Letters: ‘Life Philosophy Is More Than a Credential’

Readers discuss the benefits and pitfalls of studying the humanities in college.

Richard Baker / Getty

The Humanities Are in Crisis

In August, Benjamin Schmidt wrote about the decline in college humanities majors. “Students aren’t fleeing degrees with poor job prospect,” he wrote. “They’re fleeing humanities and related fields specifically because they think they have poor job prospects.”

Regarding the crisis of declining humanities degrees, I, an old STEM-degree holder, offer an alternative hypothesis. I see college-age people as idealistic as ever, as committed to making the world a better place as ever. I suspect that degree choice driven by perceived earning power applies to about the same subset of the population as always.

Rather, I think what’s changed is beliefs about how exactly to make the world a better place.

Studying the humanities has not made us more humane. Studying history has not made us less apt to repeat it. Political science has demonstrably not improved our political climate. I suspect these are widely held beliefs among college-age people.

Meanwhile, although the better life promised by technology is more limited in scope, depth, and profundity, STEM has been proving more able to deliver on its promises. If you were to ask college students what avenue of study has done the most to make the world better over their lifetime, I think technology would be their overwhelming response.

I don’t necessarily agree with that sentiment, but I think it might be a better explanation for their degree choices.

Brian Boerman
Pleasanton, Calif.

As a former English professor who left the academy in heartbreak and outrage, I appreciated Benjamin Schmidt’s essay. I also recognized its veracity as I reflected on my own teaching: If I started with 100 first-year students each semester, only two or three would express interest in English as a major, and even fewer would complete the degree.

Mr. Schmidt offers insightful theories for the decline in humanities majors, and I would like to add this one: Humanities disciplines require reading and writing—serious, long-form, sophisticated reading and writing—and those activities are not only unfashionable these days, but also rarely practiced among students and rarely required by faculty.

Students in the sciences are asked to do reading, and we have all seen the heavy tomes that are biology texts, but that kind of reading demands synthesis of information; in the humanities, our reading often calls for interpretation. Ambiguity abounds, style as well as structures of power are debated, and one must venture into historical documents and texts (in foreign languages, no less) in ways seldom required in chemistry and computer science.

My students were generally reluctant to read, especially when the reading was not “fact-based” or “data-based” or accompanied by a straightforward multiple-choice quiz. They found reading to be boring. They also found it hard. And because students who struggle with reading also struggle with writing, and because both reading and writing are integral to the humanities, well, one can see why many of today’s students are abandoning humanities for other pursuits. They find other ways to develop and utilize their intellect, and I acknowledge that many of those ways are quite impressive.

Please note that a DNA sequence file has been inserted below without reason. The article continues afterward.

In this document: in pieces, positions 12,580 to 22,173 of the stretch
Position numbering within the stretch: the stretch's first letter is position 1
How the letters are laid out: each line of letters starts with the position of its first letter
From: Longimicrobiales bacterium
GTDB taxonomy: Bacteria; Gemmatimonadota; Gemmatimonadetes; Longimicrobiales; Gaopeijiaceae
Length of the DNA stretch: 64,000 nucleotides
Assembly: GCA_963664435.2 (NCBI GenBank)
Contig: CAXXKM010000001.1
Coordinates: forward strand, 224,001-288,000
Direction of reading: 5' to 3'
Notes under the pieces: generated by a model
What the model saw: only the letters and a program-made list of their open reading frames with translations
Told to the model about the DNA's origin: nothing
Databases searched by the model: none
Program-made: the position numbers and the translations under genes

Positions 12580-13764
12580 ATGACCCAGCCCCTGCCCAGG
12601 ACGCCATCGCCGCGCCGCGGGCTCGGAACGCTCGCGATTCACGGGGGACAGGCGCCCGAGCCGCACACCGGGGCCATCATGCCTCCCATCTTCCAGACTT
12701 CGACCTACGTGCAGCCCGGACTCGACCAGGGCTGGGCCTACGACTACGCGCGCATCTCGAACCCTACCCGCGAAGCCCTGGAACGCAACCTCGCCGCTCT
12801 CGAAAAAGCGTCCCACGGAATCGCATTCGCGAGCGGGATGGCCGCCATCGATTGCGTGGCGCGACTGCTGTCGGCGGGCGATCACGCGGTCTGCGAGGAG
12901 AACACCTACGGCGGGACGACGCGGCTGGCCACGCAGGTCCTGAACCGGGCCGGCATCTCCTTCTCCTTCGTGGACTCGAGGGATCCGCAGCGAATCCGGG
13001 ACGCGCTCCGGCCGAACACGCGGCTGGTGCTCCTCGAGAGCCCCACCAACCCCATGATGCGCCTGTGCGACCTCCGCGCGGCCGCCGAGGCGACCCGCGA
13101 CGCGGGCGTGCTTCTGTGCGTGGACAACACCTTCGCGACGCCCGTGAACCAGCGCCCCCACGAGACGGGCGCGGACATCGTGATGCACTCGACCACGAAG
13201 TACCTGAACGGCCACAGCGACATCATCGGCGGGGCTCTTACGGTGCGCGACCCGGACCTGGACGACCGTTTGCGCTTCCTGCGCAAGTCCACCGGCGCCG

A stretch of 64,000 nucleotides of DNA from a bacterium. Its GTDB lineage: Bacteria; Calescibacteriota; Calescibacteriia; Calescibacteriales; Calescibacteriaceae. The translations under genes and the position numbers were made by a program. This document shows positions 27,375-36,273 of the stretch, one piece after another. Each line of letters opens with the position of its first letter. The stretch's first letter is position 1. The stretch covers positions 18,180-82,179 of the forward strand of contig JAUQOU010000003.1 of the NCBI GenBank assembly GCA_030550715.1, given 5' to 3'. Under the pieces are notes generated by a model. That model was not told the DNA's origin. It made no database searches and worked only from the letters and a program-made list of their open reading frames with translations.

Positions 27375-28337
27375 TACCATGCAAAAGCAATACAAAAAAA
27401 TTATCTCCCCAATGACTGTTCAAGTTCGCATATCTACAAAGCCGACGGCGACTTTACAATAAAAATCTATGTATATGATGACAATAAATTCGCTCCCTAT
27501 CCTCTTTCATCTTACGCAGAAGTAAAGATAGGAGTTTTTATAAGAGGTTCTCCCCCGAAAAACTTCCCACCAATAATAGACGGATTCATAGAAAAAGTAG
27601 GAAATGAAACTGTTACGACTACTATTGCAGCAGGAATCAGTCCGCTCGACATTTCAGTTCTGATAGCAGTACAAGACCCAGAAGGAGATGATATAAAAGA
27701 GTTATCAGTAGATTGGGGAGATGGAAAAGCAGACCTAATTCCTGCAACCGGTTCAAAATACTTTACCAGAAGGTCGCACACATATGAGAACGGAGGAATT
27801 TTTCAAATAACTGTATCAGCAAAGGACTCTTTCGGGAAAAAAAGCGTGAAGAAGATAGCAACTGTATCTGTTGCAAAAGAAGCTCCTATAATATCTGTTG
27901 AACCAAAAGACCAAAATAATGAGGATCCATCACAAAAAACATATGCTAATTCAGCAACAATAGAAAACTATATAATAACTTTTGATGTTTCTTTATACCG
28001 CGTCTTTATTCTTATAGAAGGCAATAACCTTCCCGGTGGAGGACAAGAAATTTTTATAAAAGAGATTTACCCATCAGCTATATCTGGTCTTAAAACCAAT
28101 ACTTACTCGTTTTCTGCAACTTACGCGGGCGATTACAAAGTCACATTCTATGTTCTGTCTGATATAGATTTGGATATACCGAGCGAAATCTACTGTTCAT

So, good for the students. But readers, woe for us.

Lori Isbell
Colorado Springs, Colo.

The article titled “The Humanities Are in Crisis” seems to be meant for the children of the hyper-wealthy. I can’t imagine worse advice for anyone without a trust fund.

This generation has the highest educational debt load ever. It is not hyperbole to say that debt load has influenced this generation to have children later in life (or to not have them at all), and has influenced many other less important decisions as well. Further, I doubt the author understands what it is like to live with a debt load north of $100,000. I have, as have many of my friends—it is terrifying.

Little I learned from my humanities studies prepared me for the real world. It was interesting and fun for sure, but impractical. I learned what I needed to know by working, as I think most do.

The truth is, the world is a dangerous place if one is not born wealthy, and one health malady can be the difference between financial ruin and skating by. Forgoing a marketable skill in this day and age is playing Russian roulette with one’s life.

Isaac Tilton
Maitland, Fla.

Another perspective on this issue suggests looking ahead to career opportunities, in addition to looking back at statistics on educational choices. We need to give more consideration to what our country needs, namely, college graduates well trained in critical thinking with an emphasis on how to effectively and ethically address problems characterized by complexity, in whatever fields they may end up pursuing. There has always been a market for humanities majors who have acquired the skills required to take on multifactorial challenges while avoiding the pitfalls of oversimplification, and who, in the process of learning how to reflect in ambiguous situations, have developed a resilient moral compass. Given the current status of our country, such graduates are needed more than ever, and will be in demand well into the future. (By way of disclosure, I am cross-trained, with degrees in both the humanities and the sciences.)

Timothy Howell, M.D., M.A.
Madison, Wis.

I’m a humanities major, and I’m not worried. But I should be specific: I’m a humanities major at an Ivy League university. My school has a 100-year-old humanities curriculum that everyone takes regardless of major: the “Core.” For the most part, we embrace it; world famous professors teach courses from “Literature Humanities” to “Masterpieces of Western Art,” and it’s our ticket into New York’s snooty hyperintellectualism.